War always brings many emotional moments, with death comes sadness and agony, but also pride and a moments, even joy. This American soldier says goodbye to his wife and infant child at the Pennsylvania Station in New York, New York in 1943, before being shipped to service in World War II. Both the parent are aware that it may be the last time the father sees his small family.
Around 850,000 New Yorkers served in WWII. The New York city as a whole suffered 43,000 casualties, more than any other American city.
Women Come to the Rescue
Winnie the Welder, A.K.A Wendy the Welder, was the moniker given to 2,000 women who joined forces during World War II, to build war ships and subs, taking over jobs that before had exclusively done by men.
LIFE photographer, Bernard Hoffman, took this photo of a young female welder as she adjusted her goggles at the Electric Boat Co., Groton, Connecticut, in October 1943, a groundbreaking time for women in the workplace. After the war, many women were fired from these types of jobs.
Soldiers in the Land of the Pharaohs
In this photo you can see The Queen's Own Cameron Highlanders (Scottish Division) and Indian troops marching between pyramids, as part of Allied defense preparations against Italian attack during WWII.
After the Italians experienced a series of devastating defeats in Africa in the late 1940s, they requested assistance from the Germans. And thus, the Afrika Korps was formed.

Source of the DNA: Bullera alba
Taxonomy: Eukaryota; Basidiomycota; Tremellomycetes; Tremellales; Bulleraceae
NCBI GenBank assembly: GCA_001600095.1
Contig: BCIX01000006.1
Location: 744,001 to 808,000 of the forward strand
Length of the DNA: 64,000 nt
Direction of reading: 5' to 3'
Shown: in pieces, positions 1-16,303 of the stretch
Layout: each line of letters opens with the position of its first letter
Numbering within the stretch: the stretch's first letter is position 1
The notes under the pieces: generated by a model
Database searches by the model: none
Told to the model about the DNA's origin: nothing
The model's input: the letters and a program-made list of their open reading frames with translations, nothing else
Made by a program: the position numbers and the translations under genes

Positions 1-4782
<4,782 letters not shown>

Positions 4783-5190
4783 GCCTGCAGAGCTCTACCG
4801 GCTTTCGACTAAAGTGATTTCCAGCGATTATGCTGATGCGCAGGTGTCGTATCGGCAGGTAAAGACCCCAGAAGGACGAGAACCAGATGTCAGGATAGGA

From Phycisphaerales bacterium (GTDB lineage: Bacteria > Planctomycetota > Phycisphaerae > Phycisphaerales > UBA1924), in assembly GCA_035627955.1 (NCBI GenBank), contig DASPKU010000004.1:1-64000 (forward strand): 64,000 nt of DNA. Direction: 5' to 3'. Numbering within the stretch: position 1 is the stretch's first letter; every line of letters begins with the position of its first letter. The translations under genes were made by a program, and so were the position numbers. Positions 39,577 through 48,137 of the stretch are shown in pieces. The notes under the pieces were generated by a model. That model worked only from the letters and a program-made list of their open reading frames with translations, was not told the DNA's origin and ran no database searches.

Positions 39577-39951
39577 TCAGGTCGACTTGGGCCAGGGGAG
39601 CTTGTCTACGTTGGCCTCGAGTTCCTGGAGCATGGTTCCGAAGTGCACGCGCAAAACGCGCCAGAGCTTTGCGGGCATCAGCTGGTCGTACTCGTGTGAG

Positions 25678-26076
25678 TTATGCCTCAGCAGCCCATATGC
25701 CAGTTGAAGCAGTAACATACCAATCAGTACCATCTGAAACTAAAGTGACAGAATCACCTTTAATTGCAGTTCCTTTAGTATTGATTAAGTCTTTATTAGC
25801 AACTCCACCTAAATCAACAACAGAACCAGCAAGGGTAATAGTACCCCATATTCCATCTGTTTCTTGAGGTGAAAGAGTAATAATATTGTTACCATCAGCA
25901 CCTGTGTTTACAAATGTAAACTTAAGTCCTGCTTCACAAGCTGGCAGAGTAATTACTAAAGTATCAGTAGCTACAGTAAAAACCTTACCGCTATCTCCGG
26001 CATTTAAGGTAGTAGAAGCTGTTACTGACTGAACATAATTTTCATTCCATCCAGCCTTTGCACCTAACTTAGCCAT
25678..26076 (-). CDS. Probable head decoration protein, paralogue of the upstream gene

Look Out Hitler
September 1939, during the "Phoney War", a Scottish soldier of the The Queen's Own Cameron Highlanders, chalks a warning to Hitler on the side of a train that reads, 'Hitler! Look oot the Jocks are Coming'. The troops were leaving home to join the The British Expeditionary Force (BEF) in France.
The Phoney War refers to the eight-month period (September 1939-May 1940) at the beginning of World War II, during which there was only one military land operation on the Western Front- when the French invaded Germany's Saar district. While at that time there was no large-scale military action by Britain and France, they however begin economic warfare, and shut down German surface raiders.
Men of the Fifth Army forces
The history of African Americans in the U.S. military spans from the arrival of the first enslaved Africans during colonial United States. In every war fought within and outside of the United States, African-Americans were in the front lines, from the Revolutionary War, to the more recent wars in Afghanistan and Iraq as well as other minor conflicts.
Here members of the Fifth Army forces, Pvt. Roy Williams of Savannah, GA, and Pvt. Jackson Brown of Dele, SC, enjoy the sunshine at the entrance to a shelter of the Anzio-Nettuno beachhead. While they fought for their country in the front lines abroad, when they'd return home they would still be treated as second-class citizens.